Tuesday, January 10, 2012

On the Primacy of Culture

I tweeted a thank you to the writer of a Techdirt article the other day by the founder of the Swedish Pirate Party, and Rick Falkvinge was kind enough to respond and offer his encouragement.

Today I expound upon my first post - that culture is the natural right of man. In fact, much of this may be seen as related to the recent "creation myth" put forth by the newest recognized religion in Sweden - that sharing and copying are the foundations of life itself and, as I tweeted: "Remixing: it's in our genes."

I'm not going to trumpet the same tirade against equating piracy to theft. That's been brought up over and over and over and... you get the point. No use attacking that old scarecrow. The strawman's been mugged enough.

Rather, I would like to point out the obverse side of this argument: If culture is the Natural Right of Man, a precursor to all other rights, then COPYRIGHT itself IS theft.

I'll let that one sink in a bit.

Nominally, the process of culture is open to all. It is a necessary part of our existence and the key to our evolution as a species. Naturally, culture is limitless in it's original form, able to be shared freely and openly, and none the poorer for this. Are we better off when we restrict artistic expression? Do we experience more plenty when information and wisdom is limited to those who pay for it? Of course not. Culture is, by it's nature, the body of content within the public domain. It belongs to all freely and effortlessly.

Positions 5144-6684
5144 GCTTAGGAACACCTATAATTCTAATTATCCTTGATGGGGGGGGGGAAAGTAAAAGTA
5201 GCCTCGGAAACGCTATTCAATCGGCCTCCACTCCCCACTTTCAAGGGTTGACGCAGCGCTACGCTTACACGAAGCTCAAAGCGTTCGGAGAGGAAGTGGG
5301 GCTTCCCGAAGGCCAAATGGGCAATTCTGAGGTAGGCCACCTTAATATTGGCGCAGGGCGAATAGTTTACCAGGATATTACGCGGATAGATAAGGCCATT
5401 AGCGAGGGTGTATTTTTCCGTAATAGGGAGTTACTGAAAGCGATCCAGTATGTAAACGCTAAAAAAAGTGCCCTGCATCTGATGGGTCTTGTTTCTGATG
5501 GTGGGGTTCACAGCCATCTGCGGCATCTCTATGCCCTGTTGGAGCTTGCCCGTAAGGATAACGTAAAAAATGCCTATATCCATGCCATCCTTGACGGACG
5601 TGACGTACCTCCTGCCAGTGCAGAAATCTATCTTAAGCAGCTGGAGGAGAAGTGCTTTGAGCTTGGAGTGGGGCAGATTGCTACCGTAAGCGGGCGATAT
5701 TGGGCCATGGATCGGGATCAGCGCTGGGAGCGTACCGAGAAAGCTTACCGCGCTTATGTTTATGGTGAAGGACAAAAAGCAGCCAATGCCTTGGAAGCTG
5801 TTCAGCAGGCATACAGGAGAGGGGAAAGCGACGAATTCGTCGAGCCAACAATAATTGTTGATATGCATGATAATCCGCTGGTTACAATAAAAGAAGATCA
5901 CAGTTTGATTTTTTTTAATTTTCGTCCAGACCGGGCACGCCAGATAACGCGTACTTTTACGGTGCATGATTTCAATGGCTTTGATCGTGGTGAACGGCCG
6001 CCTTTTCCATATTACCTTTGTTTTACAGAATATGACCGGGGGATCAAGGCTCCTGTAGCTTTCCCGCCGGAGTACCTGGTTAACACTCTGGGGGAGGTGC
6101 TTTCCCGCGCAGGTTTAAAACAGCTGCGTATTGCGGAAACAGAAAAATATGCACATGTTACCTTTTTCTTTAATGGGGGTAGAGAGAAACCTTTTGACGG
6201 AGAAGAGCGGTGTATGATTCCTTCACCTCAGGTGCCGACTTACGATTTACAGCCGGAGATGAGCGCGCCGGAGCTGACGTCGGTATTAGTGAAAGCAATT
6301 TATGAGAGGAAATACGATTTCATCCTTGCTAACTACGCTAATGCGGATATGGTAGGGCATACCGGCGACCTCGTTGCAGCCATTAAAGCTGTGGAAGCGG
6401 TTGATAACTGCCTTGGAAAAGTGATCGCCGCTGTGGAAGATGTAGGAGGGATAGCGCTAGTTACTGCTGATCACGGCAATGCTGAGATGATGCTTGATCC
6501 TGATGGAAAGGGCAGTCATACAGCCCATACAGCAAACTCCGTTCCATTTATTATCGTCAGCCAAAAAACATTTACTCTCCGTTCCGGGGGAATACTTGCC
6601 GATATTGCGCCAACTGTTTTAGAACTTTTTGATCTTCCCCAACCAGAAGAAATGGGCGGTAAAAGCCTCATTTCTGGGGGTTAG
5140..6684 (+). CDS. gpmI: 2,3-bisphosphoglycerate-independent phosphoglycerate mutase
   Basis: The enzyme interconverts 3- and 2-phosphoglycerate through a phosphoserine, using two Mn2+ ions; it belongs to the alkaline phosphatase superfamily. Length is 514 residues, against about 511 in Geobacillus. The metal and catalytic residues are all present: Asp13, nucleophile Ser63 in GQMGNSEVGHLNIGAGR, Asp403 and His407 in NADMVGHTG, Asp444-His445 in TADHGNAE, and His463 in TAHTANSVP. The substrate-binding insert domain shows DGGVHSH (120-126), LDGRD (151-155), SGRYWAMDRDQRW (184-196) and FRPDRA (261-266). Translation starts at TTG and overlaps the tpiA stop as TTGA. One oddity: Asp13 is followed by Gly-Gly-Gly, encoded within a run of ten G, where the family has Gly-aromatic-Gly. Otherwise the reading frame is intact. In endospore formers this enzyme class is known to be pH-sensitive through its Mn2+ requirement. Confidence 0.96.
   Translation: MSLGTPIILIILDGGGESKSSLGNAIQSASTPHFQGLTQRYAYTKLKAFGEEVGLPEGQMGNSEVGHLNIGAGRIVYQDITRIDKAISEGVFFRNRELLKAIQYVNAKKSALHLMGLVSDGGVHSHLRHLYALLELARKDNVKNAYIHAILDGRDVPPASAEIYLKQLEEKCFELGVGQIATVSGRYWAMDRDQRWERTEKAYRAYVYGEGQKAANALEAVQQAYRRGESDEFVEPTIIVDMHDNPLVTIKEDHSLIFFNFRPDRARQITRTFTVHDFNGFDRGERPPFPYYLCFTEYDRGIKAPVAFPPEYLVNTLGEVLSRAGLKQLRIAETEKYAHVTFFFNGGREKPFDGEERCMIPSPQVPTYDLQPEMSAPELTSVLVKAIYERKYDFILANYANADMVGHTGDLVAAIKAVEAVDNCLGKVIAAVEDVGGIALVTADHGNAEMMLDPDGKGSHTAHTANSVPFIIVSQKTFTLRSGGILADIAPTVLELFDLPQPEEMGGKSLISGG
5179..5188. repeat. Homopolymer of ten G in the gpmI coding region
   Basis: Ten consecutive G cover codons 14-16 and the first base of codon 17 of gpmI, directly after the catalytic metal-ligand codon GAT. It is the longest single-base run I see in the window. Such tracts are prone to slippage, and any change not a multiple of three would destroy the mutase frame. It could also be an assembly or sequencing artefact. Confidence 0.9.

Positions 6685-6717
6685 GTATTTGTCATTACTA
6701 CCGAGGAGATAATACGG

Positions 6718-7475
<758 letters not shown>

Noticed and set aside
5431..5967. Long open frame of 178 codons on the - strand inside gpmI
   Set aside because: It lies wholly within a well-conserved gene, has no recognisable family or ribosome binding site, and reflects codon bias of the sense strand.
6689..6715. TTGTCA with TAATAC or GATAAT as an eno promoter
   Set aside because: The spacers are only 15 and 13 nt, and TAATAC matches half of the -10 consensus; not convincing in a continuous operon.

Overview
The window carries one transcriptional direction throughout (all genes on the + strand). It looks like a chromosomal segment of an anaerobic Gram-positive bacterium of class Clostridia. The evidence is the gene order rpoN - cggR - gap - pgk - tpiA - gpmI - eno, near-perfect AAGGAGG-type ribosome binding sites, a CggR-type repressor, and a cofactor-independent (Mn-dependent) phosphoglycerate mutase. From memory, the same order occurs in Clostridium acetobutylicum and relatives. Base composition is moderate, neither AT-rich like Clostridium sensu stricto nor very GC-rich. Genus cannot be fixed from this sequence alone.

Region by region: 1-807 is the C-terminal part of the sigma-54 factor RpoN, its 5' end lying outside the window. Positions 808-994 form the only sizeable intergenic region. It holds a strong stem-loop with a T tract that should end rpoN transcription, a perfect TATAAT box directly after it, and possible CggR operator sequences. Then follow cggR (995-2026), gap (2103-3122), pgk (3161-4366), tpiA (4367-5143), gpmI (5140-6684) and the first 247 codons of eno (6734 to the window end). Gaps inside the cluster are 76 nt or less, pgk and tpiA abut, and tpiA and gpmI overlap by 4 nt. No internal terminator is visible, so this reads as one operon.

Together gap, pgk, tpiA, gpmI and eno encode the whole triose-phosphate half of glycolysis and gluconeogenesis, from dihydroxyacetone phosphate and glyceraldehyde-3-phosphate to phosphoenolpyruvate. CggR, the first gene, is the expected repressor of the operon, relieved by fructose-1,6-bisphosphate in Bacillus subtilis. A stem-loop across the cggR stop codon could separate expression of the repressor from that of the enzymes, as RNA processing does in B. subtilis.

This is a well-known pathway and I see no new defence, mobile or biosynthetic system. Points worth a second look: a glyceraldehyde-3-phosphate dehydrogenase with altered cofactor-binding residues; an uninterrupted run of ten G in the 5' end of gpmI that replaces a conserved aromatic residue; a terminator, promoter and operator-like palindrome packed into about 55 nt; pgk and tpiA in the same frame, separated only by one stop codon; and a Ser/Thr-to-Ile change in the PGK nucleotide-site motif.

But what is copyright?
Copyright and patent were instituted by governments as protections of the economic gain of individuals producing goods and culture. To quote a famous example; "To promote the Progress of Science and useful Arts, by securing for limited Times to Authors and Inventors the exclusive Right to their respective Writings and Discoveries." When we talk of "Rights" outside of our physical bodies, we generally refer to rights over property, but here we talk of an intangible - a thought, an idea, a piece of information or a formula. When I copy the culture you've created, you haven't lost anything and it CANNOT be considered theft. The original assumption was that creating culture was a difficult, time intensive process that must be incentivized for it to happen. Regardless, the founding fathers themselves (yes, I am aware that the last link was for a member of the House of Commons) were staunchly opposed to it and admitted it as a necessary evil. With the advent of the internet and the wealth of technology, we are afforded an age in which creation of culture, innovation, and wisdom are created and disseminated for free by people eager to show the world their discoveries. All of this occurs without the need to "own" their ideas or content.

If Congress was being given the ability to TRANSFER the rights (thereby 'securing' them), they must be transferred FROM another entity. That entity is the Public Domain. When I copy you, you lose nothing and the world has more culture. When Congress forcibly removes culture from the public, it's actually GONE and inaccessible.
Essentially, the Constitution is legalizing the THEFT of culture from the public and criminalizing the COPYING of wisdom. There's no way about it.

Copyright is theft.

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